07 Sep Impressionists in London
The Impressionists are definitely at the centre of attention, at least at this point in time in Paris.
Indeed, after seeing them in relation to the American Action Painting movement on display at the Orangerie, a few steps away from the Tuilleries there is another exhibition on the same theme.
The theme is actually the same, i.e. the Impressionist movement, but the viewpoint is totally different. The Petit Palais is featuring “Les Impressionistes à Londres”. The focus here is not on the influence of Impressionism on subsequent art movements but rather the spotlight is on a specific period, namely the time spent by some French artists in the English capital.
This journey, made by Gustave Doré, James Tissot, Carpeaux, certainly cannot be called a Grand Tour, to the contrary as the sub-title tells us, it is about the “Artistes français en exil, 1870-1904”, and the reasons for this migration were associated with a dramatic event.
The first caption reads as follows: “On 19 July 1870 the French-Prussian war broke out that ended with the defeat of the French army at Sedan. Napoleon III was taken prisoner, Empress Eugenie and the “imperial prince” set sail for England.
What the caption refers to as “prince imperial” is Napoleon III’s son whose name was Napoleon Eugene Louis Jean Joseph Bonaparte (actually there was not enough room in the caption for the whole name…).
The imperial family was compelled to seek shelter in England, but they were not the only ones to do so. Many people followed suit, and amongst them the artists whose works are impeccably on display at the Petit Palais in Paris until 14 October.
What is most striking about this exhibition is the impressive difference between the early paintings and the later ones. Jean-Louis-Ernest Meissonier e Jean-Baptiste Camille Corot show a Paris that is besieged, on its knees. The ruins left by the fire that burnt down the immense Palais des Tuileries, where Catherine de’ Medici had lived, is a perfect symbol of the situation.
Who would have ever thought that this fallen town was soon to rise again and become the centre of the world?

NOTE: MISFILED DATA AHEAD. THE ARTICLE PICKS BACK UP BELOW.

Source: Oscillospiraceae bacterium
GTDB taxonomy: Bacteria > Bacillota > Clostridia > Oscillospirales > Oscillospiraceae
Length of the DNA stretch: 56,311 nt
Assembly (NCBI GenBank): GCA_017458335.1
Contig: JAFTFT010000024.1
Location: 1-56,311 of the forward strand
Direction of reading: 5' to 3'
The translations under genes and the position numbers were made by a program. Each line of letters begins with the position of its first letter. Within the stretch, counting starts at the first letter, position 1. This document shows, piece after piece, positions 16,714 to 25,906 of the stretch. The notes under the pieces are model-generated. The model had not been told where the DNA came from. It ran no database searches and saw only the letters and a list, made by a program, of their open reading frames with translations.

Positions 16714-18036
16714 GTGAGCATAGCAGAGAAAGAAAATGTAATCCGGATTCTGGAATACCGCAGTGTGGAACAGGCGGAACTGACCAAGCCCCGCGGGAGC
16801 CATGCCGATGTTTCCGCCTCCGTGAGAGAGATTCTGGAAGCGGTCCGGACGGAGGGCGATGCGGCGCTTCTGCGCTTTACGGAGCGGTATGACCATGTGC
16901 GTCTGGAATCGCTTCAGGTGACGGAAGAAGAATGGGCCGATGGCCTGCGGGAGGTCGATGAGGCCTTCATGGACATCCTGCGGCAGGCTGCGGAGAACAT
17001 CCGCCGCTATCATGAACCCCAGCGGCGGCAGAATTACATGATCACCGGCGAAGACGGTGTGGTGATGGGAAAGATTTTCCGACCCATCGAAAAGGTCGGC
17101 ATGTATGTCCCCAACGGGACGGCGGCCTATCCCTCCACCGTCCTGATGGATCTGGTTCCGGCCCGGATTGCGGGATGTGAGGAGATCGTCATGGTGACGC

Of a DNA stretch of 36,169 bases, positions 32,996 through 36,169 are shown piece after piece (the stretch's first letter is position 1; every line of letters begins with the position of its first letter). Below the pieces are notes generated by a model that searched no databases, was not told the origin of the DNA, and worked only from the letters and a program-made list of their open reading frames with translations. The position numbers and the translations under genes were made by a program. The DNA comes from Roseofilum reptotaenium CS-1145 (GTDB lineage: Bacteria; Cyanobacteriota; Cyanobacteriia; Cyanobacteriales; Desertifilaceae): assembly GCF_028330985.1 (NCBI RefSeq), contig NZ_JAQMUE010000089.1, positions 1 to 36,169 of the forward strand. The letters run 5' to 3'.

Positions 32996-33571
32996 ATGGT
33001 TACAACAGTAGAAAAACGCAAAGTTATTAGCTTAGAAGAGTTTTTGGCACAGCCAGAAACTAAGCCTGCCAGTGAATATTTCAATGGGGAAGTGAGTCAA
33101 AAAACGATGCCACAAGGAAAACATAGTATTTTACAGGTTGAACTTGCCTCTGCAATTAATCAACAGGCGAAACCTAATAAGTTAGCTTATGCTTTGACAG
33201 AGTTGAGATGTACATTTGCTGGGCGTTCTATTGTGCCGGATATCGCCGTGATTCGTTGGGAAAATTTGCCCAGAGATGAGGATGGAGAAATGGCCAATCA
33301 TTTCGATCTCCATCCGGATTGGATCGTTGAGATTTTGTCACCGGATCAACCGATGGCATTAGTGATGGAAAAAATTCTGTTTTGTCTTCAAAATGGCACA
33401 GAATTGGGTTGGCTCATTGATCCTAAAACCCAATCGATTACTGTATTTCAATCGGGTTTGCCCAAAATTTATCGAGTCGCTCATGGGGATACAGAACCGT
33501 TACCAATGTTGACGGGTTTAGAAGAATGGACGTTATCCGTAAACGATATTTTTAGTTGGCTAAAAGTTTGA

Who would have ever thought that only a few years later La Belle Epoque was to emerge, with its artists, the Can-can and all the mythology of the City of Lights?
But let us return to the exhibition; after a few rooms the atmosphere changes entirely; now the subject matter is no longer the desperate inhabitants of Paris, but the rising upper bourgeoisie of London in the heyday of the Industrial Revolution.
The paintings by James Tissot display an insouciance, a flaunted prosperity that outrivals the portraits of the 18th century nobility.
We obviously know that such affluence was reserved only for the happy few.
The army of deprived workers who crowded the shanty towns in the suburbs were the price to be paid for Progress.
But Tissot was not interested in all this and on the other hand he was more than justified.
Born in France, Jacques-Joseph Tissot (his name was anglicised to James Tissot) could not irritate his employers…
The exhibition is very interesting and even surprising, like the portrait of a young man by Sir Lawrence Alma-Tadema.
In this portrait he shows something that you never see in his other paintings which are magnificent but cold: here you see the soul, the feelings of the subject of the portrait. Indeed the young girl’s eyes seem to speak to us as we look at her.
In any case, at the risk of being considered biased I would say that the most beautiful painting of the exhibition is of an Italian painter. It is a magnificent almost crepuscular landscape by Giuseppe de Nittis that is of breathtaking beauty.
An exhibition you must not miss!